Life-Saving Kidney Transplant Cancelled Because Donor Is Unvaccinated

An Ohio man's life-saving kidney transplant surgery was canceled because of Cleveland Clinic's new vaccination policy, his wife has said.

Mike Ganim was told his polycystic kidney disease was so advanced that he needed a new kidney around two years ago and, following months of preparation, transplant surgery was scheduled to take place on Wednesday.

But his wife Debi Ganim told WKYC that they were informed on Friday that it would not be going ahead because of the clinic's new policy that requires COVID-19 vaccinations for both transplant recipients and living donors.

Although Mike Ganim is fully vaccinated against COVID-19, his donor is not.

"It made us feel like we were back to square one. I've been terrified," Debi Ganim said. "It's just wrong in so many ways."

The donor, Sue George, is a longtime acquaintance who came forward after Debi Ganim posted a request on Facebook asking people to get a blood test to see if they would be a match for organ donation.

George told the station that doctors at the clinic had known she was not vaccinated and had not said it would be a problem.

"We were blind-sighted," George told WKYC, adding that she didn't want to get vaccinated. "I've got reasons—medical, religious, and also freedom," she said.

The Ganim family, of Eastlake, are hoping they can still proceed with the surgery, possibly if George undergoes her part at another hospital.

Cleveland Clinic exterior shot
File photo: Cleveland Clinic on June 19, 2015, in Cleveland, Ohio. An Ohio man's kidney transplant was canceled over Cleveland Clinic's COVID-19 vaccination policy. Raymond Boyd/Getty Images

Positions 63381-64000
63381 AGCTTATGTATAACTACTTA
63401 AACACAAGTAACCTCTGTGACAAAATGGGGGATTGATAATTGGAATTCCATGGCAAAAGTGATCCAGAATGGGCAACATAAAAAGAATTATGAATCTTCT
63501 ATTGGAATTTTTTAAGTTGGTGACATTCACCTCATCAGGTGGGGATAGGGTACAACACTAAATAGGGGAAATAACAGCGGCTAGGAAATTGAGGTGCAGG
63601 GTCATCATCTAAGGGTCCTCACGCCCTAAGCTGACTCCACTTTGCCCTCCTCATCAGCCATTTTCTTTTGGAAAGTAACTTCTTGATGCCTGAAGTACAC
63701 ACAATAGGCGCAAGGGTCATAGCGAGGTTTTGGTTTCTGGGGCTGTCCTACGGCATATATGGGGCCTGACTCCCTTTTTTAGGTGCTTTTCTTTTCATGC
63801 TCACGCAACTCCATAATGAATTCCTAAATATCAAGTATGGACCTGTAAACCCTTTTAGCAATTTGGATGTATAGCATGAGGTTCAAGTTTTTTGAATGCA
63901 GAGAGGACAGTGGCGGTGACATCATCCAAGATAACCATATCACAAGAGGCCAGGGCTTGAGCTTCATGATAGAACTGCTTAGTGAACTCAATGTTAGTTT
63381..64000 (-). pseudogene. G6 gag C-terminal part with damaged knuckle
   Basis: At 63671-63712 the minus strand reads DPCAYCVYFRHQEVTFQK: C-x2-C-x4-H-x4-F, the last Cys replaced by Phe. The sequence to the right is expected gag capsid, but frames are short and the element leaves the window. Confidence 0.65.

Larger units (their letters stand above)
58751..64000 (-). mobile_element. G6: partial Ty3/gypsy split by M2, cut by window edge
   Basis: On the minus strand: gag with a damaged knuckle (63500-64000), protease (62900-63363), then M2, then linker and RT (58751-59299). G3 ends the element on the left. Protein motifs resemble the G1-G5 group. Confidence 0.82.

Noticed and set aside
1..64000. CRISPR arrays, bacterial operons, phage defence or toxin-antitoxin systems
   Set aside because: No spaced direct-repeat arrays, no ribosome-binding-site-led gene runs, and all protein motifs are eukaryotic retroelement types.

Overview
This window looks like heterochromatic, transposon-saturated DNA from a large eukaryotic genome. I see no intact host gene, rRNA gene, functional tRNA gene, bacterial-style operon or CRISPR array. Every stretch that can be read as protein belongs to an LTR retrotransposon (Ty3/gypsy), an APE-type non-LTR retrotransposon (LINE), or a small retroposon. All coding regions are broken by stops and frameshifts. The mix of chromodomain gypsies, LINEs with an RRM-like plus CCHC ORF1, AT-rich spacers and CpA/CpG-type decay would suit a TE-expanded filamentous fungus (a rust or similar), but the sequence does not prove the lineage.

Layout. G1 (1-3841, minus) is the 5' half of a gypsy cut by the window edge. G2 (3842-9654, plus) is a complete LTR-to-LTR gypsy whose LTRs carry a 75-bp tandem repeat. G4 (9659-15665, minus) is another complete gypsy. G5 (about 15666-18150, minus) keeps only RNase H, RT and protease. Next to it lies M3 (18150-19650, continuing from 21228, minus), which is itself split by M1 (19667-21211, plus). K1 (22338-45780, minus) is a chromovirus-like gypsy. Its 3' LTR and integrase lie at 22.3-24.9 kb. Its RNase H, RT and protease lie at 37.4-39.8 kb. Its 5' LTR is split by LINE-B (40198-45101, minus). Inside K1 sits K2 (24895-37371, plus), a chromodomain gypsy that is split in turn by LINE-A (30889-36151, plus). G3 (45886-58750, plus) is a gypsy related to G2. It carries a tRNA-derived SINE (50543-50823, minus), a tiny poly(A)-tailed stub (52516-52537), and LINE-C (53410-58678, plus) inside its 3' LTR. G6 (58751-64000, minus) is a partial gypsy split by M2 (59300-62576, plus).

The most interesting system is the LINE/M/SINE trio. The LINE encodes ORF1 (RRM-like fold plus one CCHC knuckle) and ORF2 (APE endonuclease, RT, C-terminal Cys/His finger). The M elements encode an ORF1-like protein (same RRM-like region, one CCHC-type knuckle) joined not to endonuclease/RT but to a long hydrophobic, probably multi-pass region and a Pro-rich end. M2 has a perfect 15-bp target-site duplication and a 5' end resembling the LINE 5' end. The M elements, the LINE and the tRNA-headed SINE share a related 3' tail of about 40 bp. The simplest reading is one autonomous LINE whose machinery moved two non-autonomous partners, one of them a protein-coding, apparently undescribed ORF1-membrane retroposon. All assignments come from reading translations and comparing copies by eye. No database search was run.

In a statement to Newsweek, the Cleveland Clinic said preventing a COVID infection in the living donor around the time of the surgery and recovery is "crucial."

"The health and safety of our patients is our top priority," the statement said.

"For organ transplantation using a living donor, which involves the living donor undergoing a scheduled surgery, we are requiring COVID-19 vaccination for both donor and recipient before we can proceed with the surgery, for the safety of both."

The statement says vaccination is "particularly important in these patients for their safety."

It adds: "Living donation for organ transplantation has been a life-saving treatment, but it is not without risks to the donor. For the living donor, preventing COVID-19 infection around the time of their surgery and recovery is crucial. We continually strive to minimize risk to our living donors, and vaccination is an important component to ensure the safest approach and optimal outcomes for donors."

The clinic added that the FDA-authorized vaccines "have been determined to be safe and effective and are the best way to prevent severe illness and death from COVID-19."

The Ganim family has been contacted for additional comment.

Organ transplant surgery taking place
A stock photo of surgery taking place. Getty Images

It comes after a Colorado woman refused to get vaccinated even though it would mean she could not get her life-saving kidney transplant surgery.

Born-against Christian Leilani Lutali said she wouldn't get the COVID vaccine because of the role fetal cell lines have played in some vaccine development.

Lutali, who has stage five kidney disease, was on the kidney transplant list at UCHealth's University of Colorado Hospital.

But UCHealth requires transplant recipients to be vaccinated because recipients are at significant risk of contracting COVID-19 as well as being hospitalized and dying from the virus, a spokesman said. Unvaccinated donors could also pass it to the recipient even if they initially test negative for the virus, the spokesperson said.

Update 10/12/21, 10.15 a.m. ET: This article has been updated with a statement from the Cleveland Clinic.